You’re thinking seriously about buying a rental property–now what? The first, obvious thing seems to be to incorporate, because renting properties is a business, but that might not be the best step for you tax-wise. There are definitely pros and cons, as noted by Evelyn Jacks at MoneySense.com.
Taxation laws in Canada are not set up to be particularly beneficial for people who own rental properties to see significant tax savings if they incorporate.
There are also other considerations–incorporating has an expense associated with it up front, and it creates multiple levels of complexity with corporate reporting, more complicated income tax filing, and dividend structures. Unless you have five or more employees working in your rental business, incorporating may not be your best choice.
Smythe LLP in British Columbia has come up with some excellent examples to demonstrate the comparison between a rental property owned personally, or owned by a corporation.
In their first chart, the tax rate paid by the owner of a personally owned rental property is 25%. In the second chart, the tax rate paid by the owner of a corporation-owned property is 28%. The tax rates are comparable (but still a little higher for the corporation), but you have also introduced a corporation and dividends into the mix. This adds another layer of complexity to the problem, rather than you simply reporting your income from your rentals on your personal income tax return, which simply involves one form, and keeping track of and reporting the expenses you incurred to generate the rental income.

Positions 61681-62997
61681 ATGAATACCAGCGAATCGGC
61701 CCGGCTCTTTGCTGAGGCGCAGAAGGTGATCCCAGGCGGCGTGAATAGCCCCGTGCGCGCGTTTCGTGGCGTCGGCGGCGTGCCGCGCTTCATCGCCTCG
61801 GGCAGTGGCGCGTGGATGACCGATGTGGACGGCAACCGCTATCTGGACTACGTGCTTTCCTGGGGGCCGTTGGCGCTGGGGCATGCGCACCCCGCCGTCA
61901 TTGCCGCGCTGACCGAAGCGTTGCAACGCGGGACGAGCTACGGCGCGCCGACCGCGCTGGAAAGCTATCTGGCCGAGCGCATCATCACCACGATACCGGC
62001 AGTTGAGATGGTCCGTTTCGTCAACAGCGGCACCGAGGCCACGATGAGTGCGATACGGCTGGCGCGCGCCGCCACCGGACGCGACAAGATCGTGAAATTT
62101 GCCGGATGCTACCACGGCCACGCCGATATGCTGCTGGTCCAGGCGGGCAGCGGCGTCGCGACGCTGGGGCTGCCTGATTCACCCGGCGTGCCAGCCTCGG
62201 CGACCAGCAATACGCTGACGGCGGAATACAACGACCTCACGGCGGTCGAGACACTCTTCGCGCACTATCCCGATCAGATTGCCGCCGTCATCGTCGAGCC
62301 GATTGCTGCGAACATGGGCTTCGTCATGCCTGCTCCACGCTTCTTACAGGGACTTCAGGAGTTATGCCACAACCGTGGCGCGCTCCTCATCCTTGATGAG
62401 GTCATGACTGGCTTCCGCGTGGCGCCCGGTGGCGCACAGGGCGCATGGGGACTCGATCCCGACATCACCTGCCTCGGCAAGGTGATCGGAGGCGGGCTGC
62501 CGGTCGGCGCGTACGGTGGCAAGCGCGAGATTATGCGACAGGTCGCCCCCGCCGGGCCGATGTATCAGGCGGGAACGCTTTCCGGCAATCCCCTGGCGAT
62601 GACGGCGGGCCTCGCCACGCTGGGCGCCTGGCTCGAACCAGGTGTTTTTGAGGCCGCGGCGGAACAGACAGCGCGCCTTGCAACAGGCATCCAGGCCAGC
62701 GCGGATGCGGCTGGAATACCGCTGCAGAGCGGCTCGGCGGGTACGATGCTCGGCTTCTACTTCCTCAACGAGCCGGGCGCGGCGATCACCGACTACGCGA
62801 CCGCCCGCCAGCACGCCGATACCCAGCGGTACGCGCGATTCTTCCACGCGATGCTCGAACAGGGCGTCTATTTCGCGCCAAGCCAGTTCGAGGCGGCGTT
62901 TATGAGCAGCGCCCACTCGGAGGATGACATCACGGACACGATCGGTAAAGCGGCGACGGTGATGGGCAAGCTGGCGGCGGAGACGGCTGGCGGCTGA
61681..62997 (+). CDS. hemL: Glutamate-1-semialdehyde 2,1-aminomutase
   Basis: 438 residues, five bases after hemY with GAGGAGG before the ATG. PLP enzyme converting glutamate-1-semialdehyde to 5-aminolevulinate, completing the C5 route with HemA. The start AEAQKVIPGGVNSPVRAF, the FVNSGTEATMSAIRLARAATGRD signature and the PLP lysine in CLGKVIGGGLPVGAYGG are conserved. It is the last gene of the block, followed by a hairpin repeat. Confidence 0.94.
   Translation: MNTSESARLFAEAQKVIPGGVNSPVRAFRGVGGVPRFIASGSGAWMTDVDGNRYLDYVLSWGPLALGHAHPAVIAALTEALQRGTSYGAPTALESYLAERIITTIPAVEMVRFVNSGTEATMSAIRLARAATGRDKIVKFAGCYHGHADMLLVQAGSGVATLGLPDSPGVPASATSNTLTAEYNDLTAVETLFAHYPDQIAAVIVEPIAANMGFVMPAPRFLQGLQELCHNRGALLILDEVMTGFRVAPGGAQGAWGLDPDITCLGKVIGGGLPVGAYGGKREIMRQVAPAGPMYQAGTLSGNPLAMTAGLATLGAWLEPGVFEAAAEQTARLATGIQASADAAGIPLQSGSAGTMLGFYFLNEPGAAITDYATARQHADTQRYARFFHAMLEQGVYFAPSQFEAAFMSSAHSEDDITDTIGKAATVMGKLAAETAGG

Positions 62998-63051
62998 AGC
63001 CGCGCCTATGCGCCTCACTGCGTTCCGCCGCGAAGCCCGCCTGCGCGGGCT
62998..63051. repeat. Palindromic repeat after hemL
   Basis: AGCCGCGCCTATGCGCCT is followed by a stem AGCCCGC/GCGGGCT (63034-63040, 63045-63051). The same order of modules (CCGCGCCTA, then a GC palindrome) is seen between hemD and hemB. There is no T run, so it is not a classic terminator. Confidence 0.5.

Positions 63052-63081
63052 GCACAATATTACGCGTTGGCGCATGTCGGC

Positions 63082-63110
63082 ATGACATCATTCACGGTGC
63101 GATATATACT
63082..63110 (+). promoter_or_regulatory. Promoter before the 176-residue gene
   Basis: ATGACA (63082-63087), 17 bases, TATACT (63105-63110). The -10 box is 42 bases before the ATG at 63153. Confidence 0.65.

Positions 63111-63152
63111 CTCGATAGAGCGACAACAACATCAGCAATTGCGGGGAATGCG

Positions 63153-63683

You also need to be aware that rolling over personally held property to a corporation may involve a land transfer tax–Alberta does not have one, but most other provinces and territories do, so if your property is out of province, this is probably something you’ll need to deal with.
But wait, you say, don’t I need to incorporate to protect myself and my bank accounts and properties from any potential insurance or legal exposure? That would likely be your most compelling reason to incorporate for rental properties, but these issues can also be addressed with a comprehensive insurance policy–that’s a discussion to have with your insurance representative. If you hold a mortgage on the rental property, the bank will most likely require a personal guarantee against default as well.
Now, let’s talk about what happens if you turn a primary residence into a revenue-generating property, or when you sell your rental property. You will most likely be looking at a capital gains tax at this point. Even if you don’t sell your primary residence, but change part of it to a rental property, you still may be looking at a capital gains tax–the government is interested in any change in the use of your property.
Canadians don’t incur a capital gains tax when they sell their primary residences, but changing a primary residence into a rental property would negate that exception.
As you can see, buying a rental property, operating a rental property for income, and selling a rental property can be a complicated undertaking. Our best advice–come talk to us at Shaw & Associates Chartered Accountants, and also talk to your lawyer and your insurance agent before you buy a rental property or start renting out part of your existing property. Pre-planning can save you a lot of headaches in the short and long term.